Shaping media & digital ecosystems

Guy Berger in front of a screen at World Press Freedom Day in Addis Ababa 2019
World Press Freedom Day, Addis Ababa, 2019


CommsPolicy.Africa is a site created by Guy Berger, independent expert and consultant in media and internet policy issues. From 2011 to 2022, he led UNESCO’s global work in these areas. With an African focus, the same topics featured in his work between 1994-2010 at Rhodes University, South Africa, where he is recognized as an emeritus professor.




Some say Africa’s comms problems aren’t due to poor policy, but bad implementation of basically good policy. That assessment tells us that much comms policy is a pipedream – or a form of political theatre.

But public policy that is worth its salt should anticipate and provide for practical problems. Else, it’s flawed at the core. Policy will inevitably be undermined by weak state capacity or partisan capture – if the genesis and design underestimates these factors.

It’s nowadays a cliché that designing good policy should be “evidence-based”. Yes, research – including into due diligence and impact-assessment on human rights about policy – is fundamental. At the same time, what makes for “evidence”? How do different assemblies of “facts” – and “significant data silences – get mobilized for specific narratives and agendas. What interests and actors work to shape policy – or policy charades, and for what purposes?

Policy, even unimplemented, is profoundly about power, and therefore political.  Contestation (even if often hidden) is endemic to the policy cycle – research, design, implementation (or stagnation), monitoring and review. And the results shape whether a society will enjoy or be deprived of:

  • Respect for people’s rights to free expression, with any restrictions (eg. on hate speech) being clearly justified and limited (and monitored and reviewed) in terms of standards set out in international human rights law.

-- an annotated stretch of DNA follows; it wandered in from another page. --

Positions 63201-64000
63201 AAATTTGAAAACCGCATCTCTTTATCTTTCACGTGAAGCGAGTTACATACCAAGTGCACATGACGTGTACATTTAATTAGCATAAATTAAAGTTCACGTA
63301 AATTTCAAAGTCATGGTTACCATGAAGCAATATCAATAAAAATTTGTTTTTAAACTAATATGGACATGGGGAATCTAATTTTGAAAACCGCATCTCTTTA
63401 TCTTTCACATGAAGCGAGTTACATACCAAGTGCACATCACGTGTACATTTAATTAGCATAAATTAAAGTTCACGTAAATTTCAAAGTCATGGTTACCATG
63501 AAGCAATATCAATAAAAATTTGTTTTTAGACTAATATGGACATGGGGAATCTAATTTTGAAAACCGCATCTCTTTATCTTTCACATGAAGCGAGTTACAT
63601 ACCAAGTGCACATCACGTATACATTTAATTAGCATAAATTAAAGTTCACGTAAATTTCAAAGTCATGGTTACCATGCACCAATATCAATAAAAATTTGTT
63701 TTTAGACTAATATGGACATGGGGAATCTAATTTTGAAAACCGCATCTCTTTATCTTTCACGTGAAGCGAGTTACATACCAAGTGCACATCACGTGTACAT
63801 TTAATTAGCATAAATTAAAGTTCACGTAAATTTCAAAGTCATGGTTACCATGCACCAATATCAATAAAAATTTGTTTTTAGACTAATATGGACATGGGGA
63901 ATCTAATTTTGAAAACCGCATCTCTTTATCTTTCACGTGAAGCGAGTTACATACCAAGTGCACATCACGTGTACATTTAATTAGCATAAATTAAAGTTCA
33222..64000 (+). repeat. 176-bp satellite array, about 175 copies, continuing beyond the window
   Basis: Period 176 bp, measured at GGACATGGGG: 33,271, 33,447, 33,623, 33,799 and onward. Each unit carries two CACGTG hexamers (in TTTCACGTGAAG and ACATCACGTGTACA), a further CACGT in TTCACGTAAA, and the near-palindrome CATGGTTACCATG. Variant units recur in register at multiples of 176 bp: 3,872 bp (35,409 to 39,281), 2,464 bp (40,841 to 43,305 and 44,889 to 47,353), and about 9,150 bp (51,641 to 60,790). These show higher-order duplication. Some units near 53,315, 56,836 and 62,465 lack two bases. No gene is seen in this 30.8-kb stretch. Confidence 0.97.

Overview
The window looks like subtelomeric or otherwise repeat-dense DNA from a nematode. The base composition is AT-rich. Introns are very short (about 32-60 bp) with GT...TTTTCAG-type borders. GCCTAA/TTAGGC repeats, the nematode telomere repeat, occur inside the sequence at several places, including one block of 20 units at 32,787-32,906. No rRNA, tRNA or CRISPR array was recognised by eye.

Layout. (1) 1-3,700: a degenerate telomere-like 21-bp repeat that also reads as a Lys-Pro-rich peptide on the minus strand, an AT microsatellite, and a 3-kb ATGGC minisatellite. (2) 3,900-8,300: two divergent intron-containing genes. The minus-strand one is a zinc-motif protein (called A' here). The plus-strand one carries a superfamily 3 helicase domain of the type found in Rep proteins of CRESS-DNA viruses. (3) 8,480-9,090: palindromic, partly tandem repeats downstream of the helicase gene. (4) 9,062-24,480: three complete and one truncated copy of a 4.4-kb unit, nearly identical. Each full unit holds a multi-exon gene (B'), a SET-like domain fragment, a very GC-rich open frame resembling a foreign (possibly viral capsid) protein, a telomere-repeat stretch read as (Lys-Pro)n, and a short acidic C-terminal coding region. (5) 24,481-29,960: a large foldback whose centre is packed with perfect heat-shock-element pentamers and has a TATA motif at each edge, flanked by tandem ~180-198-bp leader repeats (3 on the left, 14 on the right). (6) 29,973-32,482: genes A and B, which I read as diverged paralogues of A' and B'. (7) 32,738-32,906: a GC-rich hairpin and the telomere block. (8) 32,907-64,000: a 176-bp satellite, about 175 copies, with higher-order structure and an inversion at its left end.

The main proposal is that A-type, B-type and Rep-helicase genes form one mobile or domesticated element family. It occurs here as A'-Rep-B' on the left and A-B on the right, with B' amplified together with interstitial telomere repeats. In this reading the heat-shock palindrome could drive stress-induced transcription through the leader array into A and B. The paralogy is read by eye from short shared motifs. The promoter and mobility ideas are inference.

• Accountability of media and Internet platforms to effective codes of conduct which promote quality content rather than disinformation
  • Protection for journalists online and offline, and an end to impunity for attacks on them
  • Upholding privacy rights while also unlocking data for public interest,
  • Have real systems for ensuring that the communications landscape is pluralistic and inclusive, that journalists are equipped to cover AI, green energy, etc., and that the public is Media and Information Literate and cherishes freedom of expression, privacy and access to information.


This site’s policy perspectives are shaped by:

  • Berger’s decade as UNESCO’s director for freedom of expression and media development, where his remit spanned the spectrum of press freedom (on- and offline) and internet governance policy issues. 
  • Between 1994 and 2010, he headed up the School of Journalism and Media Studies at Rhodes University. There he researched, taught and did extensive policy advocacy especially with an African focus.


  • More than 60 books/monographs and/or chapters in books, have been amongst Berger’s outputs (including overseeing more than 40 official UNESCO publications)
  • On more than 300 formal occasions, he has taken part as an expert speaker on CommsPolicy across a very wide range of countries.

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